Appearing on a dignitaries' platform draped with red, white and blue bunting, Mayor James L. Usry welcomed the crowd and took a poke at Nevada gambling mogul Steven Wynn, Trump's archrival, who last fall opened the $600 million Mirage Casino Hotel on the Strip.
"This Taj Mahal is not a mirage," Usry declared to approving hoots from the audience.
Entertainer Merv Griffin, who owned the partially completed Taj for one day in 1988, made reference to the novelty song that launched his career, "A Lovely Bunch of Coconuts."
Griffin, whose purchase of the neighboring Resorts Casino Hotel and other gaming properties from Trump have turned into such a disaster that Griffin's gambling empire has sought refuge in bankruptcy court, joked that "I used to have a lot of coconuts."
Griffin's gambling empire is trying to shed $527 million of debt. A number of Resorts International Inc. bondholders have persuaded Griffin to put up $5 million to sue Trump for fraudulent conveyence in the deal in which Griffin briefly acquired the Taj and then sold it to Trump. No suit has yet been filed while Griffin negotiates with Resorts' creditors.
Griffin aides last night insisted that his appearance at the Taj opening was of no significance to the bankruptcy.
On the platform, Griffin noted that a week of rainy weather had given way to a clear sky and a half moon rising above the 42-story hotel, from which a giant red ribbon and bow were draped down one side. Then he introduced Trump as "America's foremost entrepreneur."
Trump then stepped up to the giant lamp - an image from Persian literature and not Mogul-era India - and rubbed it. It lit up and began to smoke, and a chord running 25 feet to the giant screen sizzled with green light.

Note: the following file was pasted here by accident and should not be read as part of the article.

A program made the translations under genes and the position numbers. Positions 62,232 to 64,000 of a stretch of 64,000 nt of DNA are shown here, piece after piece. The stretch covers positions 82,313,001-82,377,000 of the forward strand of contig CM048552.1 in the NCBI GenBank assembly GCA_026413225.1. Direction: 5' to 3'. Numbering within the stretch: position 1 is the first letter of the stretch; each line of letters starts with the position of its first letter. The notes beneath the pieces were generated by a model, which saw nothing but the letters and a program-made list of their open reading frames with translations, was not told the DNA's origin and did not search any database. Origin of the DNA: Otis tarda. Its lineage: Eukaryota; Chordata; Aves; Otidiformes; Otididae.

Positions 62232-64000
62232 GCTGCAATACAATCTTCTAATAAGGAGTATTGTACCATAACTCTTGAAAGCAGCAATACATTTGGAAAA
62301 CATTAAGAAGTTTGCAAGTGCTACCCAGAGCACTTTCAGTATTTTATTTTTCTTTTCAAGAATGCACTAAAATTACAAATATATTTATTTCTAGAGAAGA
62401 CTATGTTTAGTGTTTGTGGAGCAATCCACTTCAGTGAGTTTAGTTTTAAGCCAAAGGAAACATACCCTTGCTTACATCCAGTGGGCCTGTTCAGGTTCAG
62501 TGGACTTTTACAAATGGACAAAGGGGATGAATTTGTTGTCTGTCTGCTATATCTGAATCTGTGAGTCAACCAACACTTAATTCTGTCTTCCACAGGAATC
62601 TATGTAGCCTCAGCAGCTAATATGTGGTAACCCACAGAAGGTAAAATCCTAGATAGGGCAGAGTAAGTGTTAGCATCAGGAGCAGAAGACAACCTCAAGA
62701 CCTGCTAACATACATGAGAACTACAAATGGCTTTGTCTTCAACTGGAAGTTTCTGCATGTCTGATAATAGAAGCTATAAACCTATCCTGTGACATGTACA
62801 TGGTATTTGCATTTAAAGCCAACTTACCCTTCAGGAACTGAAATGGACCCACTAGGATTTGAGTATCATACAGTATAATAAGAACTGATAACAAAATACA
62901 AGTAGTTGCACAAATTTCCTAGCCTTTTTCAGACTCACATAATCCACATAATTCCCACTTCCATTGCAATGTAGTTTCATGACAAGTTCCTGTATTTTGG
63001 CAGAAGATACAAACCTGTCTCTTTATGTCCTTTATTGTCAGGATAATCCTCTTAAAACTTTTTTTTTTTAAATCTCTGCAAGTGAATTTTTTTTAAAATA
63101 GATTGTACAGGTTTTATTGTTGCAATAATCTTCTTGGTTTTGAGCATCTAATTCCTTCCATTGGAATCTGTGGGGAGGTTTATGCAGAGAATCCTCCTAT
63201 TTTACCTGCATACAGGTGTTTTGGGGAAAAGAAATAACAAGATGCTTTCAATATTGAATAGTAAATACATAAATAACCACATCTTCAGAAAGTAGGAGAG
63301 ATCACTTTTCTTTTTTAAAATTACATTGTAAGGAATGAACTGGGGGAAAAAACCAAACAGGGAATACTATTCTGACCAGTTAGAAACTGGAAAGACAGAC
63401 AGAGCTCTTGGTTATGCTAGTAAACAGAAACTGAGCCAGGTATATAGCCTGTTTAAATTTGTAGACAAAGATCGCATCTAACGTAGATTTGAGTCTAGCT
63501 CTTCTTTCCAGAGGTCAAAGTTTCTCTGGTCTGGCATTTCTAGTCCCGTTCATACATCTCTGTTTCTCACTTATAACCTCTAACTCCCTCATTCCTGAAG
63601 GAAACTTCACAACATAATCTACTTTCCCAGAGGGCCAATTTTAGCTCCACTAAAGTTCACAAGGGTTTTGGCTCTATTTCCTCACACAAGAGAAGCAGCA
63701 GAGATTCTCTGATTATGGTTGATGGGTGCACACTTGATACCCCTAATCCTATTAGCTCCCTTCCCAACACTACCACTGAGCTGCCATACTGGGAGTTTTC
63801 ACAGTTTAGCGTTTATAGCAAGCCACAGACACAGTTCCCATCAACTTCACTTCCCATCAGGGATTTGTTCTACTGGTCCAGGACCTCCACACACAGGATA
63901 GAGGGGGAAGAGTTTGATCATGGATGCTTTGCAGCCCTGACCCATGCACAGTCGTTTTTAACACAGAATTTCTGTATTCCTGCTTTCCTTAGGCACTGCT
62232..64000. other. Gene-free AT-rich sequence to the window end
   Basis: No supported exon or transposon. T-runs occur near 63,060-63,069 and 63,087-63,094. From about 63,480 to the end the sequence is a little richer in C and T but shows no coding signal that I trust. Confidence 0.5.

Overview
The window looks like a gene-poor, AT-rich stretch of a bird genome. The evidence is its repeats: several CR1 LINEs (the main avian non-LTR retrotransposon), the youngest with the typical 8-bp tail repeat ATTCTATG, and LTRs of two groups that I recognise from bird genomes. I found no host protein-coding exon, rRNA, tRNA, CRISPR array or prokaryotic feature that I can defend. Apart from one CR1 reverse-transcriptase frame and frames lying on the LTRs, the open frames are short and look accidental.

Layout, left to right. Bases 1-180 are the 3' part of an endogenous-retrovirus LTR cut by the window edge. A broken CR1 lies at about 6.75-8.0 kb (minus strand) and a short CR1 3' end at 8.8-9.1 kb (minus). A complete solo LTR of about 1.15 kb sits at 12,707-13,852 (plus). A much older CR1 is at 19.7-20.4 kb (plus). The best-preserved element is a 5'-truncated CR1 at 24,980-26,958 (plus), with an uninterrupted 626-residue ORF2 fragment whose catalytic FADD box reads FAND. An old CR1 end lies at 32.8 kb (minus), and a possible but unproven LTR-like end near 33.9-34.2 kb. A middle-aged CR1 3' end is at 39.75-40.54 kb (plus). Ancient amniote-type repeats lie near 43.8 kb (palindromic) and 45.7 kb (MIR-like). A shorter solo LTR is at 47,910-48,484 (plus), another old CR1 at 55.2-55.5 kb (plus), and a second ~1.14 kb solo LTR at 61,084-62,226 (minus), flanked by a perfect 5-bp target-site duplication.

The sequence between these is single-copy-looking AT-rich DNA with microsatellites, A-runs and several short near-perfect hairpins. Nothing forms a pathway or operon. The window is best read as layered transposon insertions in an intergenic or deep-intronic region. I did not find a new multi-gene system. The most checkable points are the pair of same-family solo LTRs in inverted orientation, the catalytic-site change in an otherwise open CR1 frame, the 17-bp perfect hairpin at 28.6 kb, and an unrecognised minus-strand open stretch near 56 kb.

"Good evening, master," said Fabu (short for Fabulous), an actor whose image was projected on the giant screen. Trump stood, his right hand in the pocket of his black overcoat, alternately grinning and looking sheepish. "Is this not a magnificent house?" the genie declared before saying, "Open sesame."
With that, a green laser appeared to cut the giant red ribbon. Actually, unseen workmen inside a suite simply deflated the bow and yanked it through an open sliding glass door.
Suddenly, the Trump Taj Mahal entrance sign came on in an array of flashing
lights, and fireworks went off over the Boardwalk. A virtual firefight of lasers broke out from the tops of the two garages that line the entrance while loudspeakers blared a medley of "The Theme from Star Wars," "Darth Vader's Theme" and John Philip Sousa's "The Stars and Stripes Forever." The crowd poured onto the casino floor, where casino manager Bobby Yee said the minimum table-game bet was $10. That figure indicates a strong level of business and is unusual for an off-season, midweek day when many casinos offer some $5 tables.